Democratic presidential candidate Sen. Bernie Sanders (I-VT) speaks at a rally after filing paperwork for the New Hampshire primary at the State House on November 5, 2015 in Concord, New Hampshire.
Scott Eisen—Getty Images
November 9, 2015 3:17 PM EST

Vermont Senator Bernie Sanders announced on Monday that as president he would go further than President Barack Obama’s executive actions on immigration, providing immunity from deportation to millions of undocumented people in the United States.

“We cannot and we should not sweep up millions of men, women and children, many of whom have been in the United States for years, and throw them out of the country,” Sanders told a national immigration reform summit meeting in Las Vegas.

Sanders, who is seeking the Democratic nomination for president, said he would use presidential powers to allow all undocumented people who have been in the United States for at least five years to stay in the country without any fear of deportation.

He added that he would not wait for Congress to act to expand Obama’s DACA, or the Deferred Action for Childhood Arrivals.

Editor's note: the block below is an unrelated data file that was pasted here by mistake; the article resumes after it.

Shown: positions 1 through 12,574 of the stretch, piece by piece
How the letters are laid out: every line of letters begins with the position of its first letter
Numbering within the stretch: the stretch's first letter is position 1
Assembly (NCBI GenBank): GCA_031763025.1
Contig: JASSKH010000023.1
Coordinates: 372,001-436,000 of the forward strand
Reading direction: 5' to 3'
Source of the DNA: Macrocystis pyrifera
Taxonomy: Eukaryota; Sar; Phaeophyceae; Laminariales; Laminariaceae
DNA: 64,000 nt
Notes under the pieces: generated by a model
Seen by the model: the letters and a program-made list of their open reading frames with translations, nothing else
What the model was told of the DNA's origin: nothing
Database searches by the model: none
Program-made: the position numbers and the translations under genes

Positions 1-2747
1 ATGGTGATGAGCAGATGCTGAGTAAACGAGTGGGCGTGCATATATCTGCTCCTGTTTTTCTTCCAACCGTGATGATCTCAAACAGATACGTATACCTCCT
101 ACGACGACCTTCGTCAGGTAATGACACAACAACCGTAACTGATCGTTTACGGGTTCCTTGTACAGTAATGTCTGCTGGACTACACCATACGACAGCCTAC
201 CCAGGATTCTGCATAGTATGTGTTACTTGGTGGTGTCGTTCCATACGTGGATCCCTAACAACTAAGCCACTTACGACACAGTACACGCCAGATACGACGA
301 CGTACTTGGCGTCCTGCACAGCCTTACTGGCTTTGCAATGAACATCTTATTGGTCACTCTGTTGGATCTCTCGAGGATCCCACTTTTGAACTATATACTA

Former secretary of state Hillary Clinton has also said in the first weeks of her campaign that she would go beyond President’s Obama’s plan and do “everything possible under the law” to protect illegal immigrants from deportation. More than 438,000 were deported from the United States in 2013 alone.

Clinton enjoys widespread support among Latinos, while Sanders has seen much less recognition from the group.

Sanders said he understands the challenge of overcoming gridlock in Congress, pointing to the failure of the 2013 bipartisan Senate bill to pass the House of Representatives.

“Nothing significant is going to happen unless we build a movement,” he said on Monday, echoing his stump speech.

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